These elisions are what Heidi Safia Mirza terms ‘embodied intersectionality’: the physical manifestation of ‘patterns of power and ideology that reproduce inequalities based on race and gender differences’ (Mirza, 2009: 2). Silences of the type embodied in the Starbucks map are perhaps the most insidious practices which go toward creating ‘gendered, raced, classed, colonised, sexualised ‘others’’ (Mirza, 2009: 3) since it is difficult to become aware of them, much less confront or challenge them. #missinghistories is intended to be a way for different voices to express themselves. The conundrum of whether a white middle-class heterosexual male can even raise this without being patronising is probably irresolvable: the reader will have to trust my goodwill.

Practically, an INSET training by Mirza helped me articulate the power of educational resources in addressing these patterns by exploring and exploiting the gaps created in the language of history itself. I had already designed a session intended to problematise the use of the word ‘mulatto’ in a historical analysis in response to comments by students of Afro-Caribbean descent at earlier material, and continued to draw attention to the language in which (in the Barthesian formulation) the past was spoken. Looking at Indian participation in WW1 from the perspective of work by David Olusoga (2014) and Santanu Das (2014) both challenged the dominant narrative that reduces it to a ‘tragic but monochrome European feud’ (Olusoga, 2014: 424) and allowed students to make links between historical writing and empire.

Samples of all these resources (suitable for AS History) are available to download on the #missinghistories page, along with an elaboration (missinghistories) of the project’s concrete outcomes.


IMG_0888Amitav Ghosh has written that “the only people for whom we can even begin to imagine properly human, individual existences are the literate and the consequential . . . the people who had the power to inscribe themselves physically upon time”. In his novels, he inverts this significance by making the coloniser speak in a historical patois that is hard to comprehend while his ‘colonised’ characters are narrated in lucid and limpid prose. Supplying #missinghistories helps us to perform a similar inversion where ‘alternative’ sites of memory (Nora, 1989) can become part of the narrative of the city and so change it. In the recent documentary Britain’s Forgotten Slave Owners, projections of the registers of those who claimed for compensation were superimposed on contemporary London: #missinghistories allows us to do this over time and for many other stories. A tweet from my placement colleague John Siblon is a model of how twitter might be used to do it: why was the East India Company formed? How did the growth of the port affect the coffee shop? What was the role of the Bank of England? We can ask these questions on the move.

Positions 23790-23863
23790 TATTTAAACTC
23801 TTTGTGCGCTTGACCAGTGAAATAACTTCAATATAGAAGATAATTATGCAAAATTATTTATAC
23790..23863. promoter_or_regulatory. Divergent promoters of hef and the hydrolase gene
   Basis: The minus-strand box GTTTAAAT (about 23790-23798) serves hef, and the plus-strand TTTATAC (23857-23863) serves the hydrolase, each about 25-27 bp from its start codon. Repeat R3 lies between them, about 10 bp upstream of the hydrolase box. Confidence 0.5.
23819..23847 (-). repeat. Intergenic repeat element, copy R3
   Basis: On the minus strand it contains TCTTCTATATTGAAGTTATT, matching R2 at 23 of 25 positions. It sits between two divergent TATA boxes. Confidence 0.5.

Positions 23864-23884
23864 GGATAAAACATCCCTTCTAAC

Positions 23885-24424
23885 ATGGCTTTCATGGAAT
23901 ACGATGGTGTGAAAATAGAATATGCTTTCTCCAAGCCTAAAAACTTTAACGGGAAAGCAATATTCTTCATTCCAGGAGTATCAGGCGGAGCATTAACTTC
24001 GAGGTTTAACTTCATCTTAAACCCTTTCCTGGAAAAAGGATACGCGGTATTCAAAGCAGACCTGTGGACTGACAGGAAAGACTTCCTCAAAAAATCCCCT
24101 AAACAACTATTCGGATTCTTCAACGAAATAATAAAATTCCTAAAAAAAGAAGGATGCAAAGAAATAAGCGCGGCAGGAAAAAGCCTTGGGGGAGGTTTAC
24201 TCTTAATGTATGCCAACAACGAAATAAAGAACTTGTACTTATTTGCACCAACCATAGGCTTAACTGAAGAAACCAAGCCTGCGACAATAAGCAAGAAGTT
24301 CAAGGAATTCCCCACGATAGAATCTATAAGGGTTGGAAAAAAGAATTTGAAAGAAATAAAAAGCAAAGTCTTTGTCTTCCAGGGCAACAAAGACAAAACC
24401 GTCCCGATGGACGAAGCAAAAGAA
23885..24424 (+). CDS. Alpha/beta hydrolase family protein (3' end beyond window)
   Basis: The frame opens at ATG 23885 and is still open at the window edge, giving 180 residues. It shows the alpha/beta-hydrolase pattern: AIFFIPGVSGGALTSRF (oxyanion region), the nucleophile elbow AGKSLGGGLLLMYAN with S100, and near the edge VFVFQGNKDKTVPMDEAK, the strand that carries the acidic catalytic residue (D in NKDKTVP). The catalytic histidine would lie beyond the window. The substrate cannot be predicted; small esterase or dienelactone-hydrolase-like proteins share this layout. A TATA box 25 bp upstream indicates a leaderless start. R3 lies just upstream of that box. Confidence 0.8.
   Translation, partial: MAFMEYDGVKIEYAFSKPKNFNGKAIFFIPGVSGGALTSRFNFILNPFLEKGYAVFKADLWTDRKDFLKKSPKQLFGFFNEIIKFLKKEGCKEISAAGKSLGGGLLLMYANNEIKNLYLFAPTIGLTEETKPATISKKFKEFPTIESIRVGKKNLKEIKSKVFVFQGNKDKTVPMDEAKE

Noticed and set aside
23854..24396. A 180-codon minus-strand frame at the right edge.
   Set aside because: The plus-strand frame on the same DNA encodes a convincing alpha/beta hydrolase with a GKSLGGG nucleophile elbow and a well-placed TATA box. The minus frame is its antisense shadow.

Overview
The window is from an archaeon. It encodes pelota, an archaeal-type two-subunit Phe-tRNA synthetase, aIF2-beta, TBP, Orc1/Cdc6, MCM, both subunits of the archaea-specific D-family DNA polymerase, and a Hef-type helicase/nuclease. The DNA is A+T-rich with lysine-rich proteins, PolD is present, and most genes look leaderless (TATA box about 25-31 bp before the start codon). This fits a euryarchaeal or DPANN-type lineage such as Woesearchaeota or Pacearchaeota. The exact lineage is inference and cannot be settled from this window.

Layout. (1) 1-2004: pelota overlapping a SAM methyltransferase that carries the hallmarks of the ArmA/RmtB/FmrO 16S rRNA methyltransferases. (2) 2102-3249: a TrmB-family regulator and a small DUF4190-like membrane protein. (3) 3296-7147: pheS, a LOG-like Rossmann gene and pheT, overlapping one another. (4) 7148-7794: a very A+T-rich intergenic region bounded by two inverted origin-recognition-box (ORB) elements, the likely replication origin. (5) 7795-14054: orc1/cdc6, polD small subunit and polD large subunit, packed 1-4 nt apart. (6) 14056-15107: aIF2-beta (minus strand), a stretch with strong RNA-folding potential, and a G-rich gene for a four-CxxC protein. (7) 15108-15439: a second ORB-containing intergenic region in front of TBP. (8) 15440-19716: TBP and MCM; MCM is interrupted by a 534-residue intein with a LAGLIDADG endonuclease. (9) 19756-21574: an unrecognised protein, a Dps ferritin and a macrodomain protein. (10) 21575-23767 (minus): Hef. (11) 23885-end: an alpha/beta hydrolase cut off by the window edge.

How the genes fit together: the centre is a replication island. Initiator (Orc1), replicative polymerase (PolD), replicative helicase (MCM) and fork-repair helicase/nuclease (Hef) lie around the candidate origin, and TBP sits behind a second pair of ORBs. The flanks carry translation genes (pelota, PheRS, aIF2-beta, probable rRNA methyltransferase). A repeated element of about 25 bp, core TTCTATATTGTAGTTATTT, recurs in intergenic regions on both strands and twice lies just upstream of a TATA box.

More broadly, therefore, these rewritings of the problematic representation or non-representation of the past change the city in which they are found. Michel de Certeau described the city as composed of ‘unrecognised poems’ (de Certeau, 1988: 93) of meaning in relation to space and time. The voices of Londoners could rewrite this poem, creating new ‘trajectories and alterations of spaces’ (Ibid.) that send thoughts and everyday habits along new figurative as well as literal avenues. If you attended the London Open Garden Squares event earlier this year, you will know the way your eyes are opened in new ways by finding somewhere you’ve never been before. If you went to the Clay Cargo event at King’s Cross, you’ve seen the power and beauty of Londoners literally remoulding the fabric of the city in their own image. By filling in #missinghistories we are actually creating a new history which in turn opens up a new future. Hopefully, by rewriting and remapping the city in which we live, we can change the lives that are lived within it.

composite landscape

Stills from ‘Britain’s Forgotten Slave Owners’. Copyright of originator.

What we want…

From the public: photos of representations or non-representations of the past that fascinate, infuriate or just simply amuse.

From educators: teaching resources designed for use in addressing representations or non-representations of the past, or linking local points of interest to the formal curriculum.

From institutions and organisations: links to the resources designed already for use with exhibitions and sites, with as much detail about the exhibition or site as possible.  

Post to Twitter (@missinghist) with the hashtag #missinghistories or post direct to the page on this site.